When small cannot get any smaller, you enter the quantum world of quarks, photons, and space-time foam. You're welcome to take a look at this indivisible side of nature, but just remember to leave your common sense at the door.
People as far back as the Greek philosopher Democritus believed that things were built up from irreducible pieces. Isaac Newton himself thought that light was not a wave, but rather a collection of tiny "corpuscules." Physicists have only recently acquired tools with sufficient resolution to see nature's inherent graininess.
Here's a quick tour of the quantum underbelly of the things around us.
If you split a banana, and then split it again, and again, and again... you eventually get down to cells, molecules, atoms. Each atom has a nucleus of protons and neutrons, with tiny electrons buzzing around. Both protons and neutrons contain three quarks.
But the dissection stops there: electrons and quarks are the smallest pieces of ordinary matter.
How small are they? The electron is sometimes said be a few femtometers across (about a trillionth of a hair's width), but this is misleading. Electrons and quarks are more like puffy clouds than rigid balls.
This puffiness is the result of unavoidable quantum uncertainty: You can't precisely know a particle's motion and position at the same time. If you try to hold a quark still, you would have almost no idea where it is.
Such slipperiness makes exact size measurements meaningless.
If we turn our scalpel on light, we find that its seemingly continuous glow is actually composed of little bundles of energy, called photons. Don't bother squinting your eyes to see them, though: a 100 Watt bulb emits a billion trillion photons per second.
So was Newton right? Light is a particle, not a wave? The answer is yes and no.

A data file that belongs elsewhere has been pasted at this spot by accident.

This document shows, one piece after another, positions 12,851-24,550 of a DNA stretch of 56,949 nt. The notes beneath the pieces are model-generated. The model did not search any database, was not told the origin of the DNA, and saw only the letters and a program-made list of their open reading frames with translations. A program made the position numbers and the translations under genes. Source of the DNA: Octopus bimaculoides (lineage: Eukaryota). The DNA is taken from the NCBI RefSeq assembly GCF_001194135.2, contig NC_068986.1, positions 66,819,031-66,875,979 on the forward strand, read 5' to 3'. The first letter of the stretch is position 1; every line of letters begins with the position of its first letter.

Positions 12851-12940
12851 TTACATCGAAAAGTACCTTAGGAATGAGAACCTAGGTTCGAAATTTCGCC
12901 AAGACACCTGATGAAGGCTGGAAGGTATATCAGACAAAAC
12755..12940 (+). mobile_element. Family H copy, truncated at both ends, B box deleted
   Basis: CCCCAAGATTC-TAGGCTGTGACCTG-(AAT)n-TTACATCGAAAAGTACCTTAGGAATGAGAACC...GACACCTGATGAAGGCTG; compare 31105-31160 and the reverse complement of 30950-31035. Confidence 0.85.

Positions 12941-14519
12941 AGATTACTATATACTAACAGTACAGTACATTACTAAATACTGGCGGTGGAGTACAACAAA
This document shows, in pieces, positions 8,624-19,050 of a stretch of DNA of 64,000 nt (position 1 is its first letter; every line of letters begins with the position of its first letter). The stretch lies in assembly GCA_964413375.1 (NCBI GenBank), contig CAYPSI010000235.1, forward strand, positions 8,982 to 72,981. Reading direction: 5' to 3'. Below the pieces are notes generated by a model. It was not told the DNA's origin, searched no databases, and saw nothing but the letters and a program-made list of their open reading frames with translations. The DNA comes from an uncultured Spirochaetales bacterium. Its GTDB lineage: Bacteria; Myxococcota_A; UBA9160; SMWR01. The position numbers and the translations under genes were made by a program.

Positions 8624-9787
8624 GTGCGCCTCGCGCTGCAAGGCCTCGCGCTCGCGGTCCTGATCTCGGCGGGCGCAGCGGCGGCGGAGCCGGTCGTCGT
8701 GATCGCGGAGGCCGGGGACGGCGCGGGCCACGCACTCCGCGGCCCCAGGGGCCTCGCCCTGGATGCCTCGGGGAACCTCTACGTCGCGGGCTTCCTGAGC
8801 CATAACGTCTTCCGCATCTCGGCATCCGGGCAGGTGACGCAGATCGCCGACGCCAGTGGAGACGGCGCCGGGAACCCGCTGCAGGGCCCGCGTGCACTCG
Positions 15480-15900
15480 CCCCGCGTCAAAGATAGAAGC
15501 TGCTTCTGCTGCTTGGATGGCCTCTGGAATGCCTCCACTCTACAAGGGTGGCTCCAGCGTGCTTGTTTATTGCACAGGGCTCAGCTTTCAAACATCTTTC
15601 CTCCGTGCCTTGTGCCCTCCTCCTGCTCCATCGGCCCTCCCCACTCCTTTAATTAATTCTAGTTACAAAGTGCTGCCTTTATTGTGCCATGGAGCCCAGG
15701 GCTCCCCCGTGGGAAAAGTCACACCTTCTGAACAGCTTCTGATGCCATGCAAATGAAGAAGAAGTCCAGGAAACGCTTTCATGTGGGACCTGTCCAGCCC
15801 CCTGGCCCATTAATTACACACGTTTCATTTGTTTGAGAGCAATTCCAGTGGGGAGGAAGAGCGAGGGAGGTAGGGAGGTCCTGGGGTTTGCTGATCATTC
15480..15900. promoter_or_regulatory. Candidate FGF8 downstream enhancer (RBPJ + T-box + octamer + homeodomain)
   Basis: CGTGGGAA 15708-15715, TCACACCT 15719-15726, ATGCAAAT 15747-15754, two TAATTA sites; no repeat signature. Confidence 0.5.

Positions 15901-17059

Light acts like a wave when you do an experiment looking for a wave property (like scattering through a pinhole). It behaves like a particle if you test for a particle property (like colliding with electrons).
"You get what you ask for" is a common refrain in quantum physics.
Particle properties can be "quantized" as well. Probably the weirdest example is particle rotation (what is called spin) which, by the way, is nothing like how a planet or a top moves.
First of all, particles have only one rotation speed—they can't speed up or slow down.
And second, the axis of rotation depends on how you look at it. In an experiment, one detector might report a particle's spin points North, while another detector might say East. And they'd both be right!
The force of gravity has largely resisted this quantum tomfoolery. But some physicists believe that Newton's apple fell from its tree thanks to gravitons—photon-like particles that carry the gravitational attraction.
Falling apples would not generate a lot of gravitons, but colliding black holes would. Detectors are currently looking for signals from these distant collisions, but it may be many years before any evidence for gravitons is found.
Even nothing acts strange at the smallest levels. The vacuum is presumably not really empty, but instead filled with "virtual" particles that constantly blink in and out of existence.
This virtual reality follows from a quantum rule that says probable events influence real outcomes. More specifically, it is possible (though highly unlikely) for particles and anti-particles to pop out of nowhere and then quickly annihilate. Nobody ever sees this happen, but the sum of all this quantum probability is a real energy.
Space and time
The above vacuum energy is not constant: it seethes and fizzles with bubbles the size of the Planck length (see box). This foam warps the fabric of space-time, blurring the answers to when and where.
Essentially, the underlying geometry of the world is not smooth. Instead, there are "pixels" that cannot be further resolved. Particles do not move continuously, but instead make little quantum leaps from one pixel to the next.
Such quantized space-time, though not yet observed, is the endpoint of smallness, as well as the end of this tour.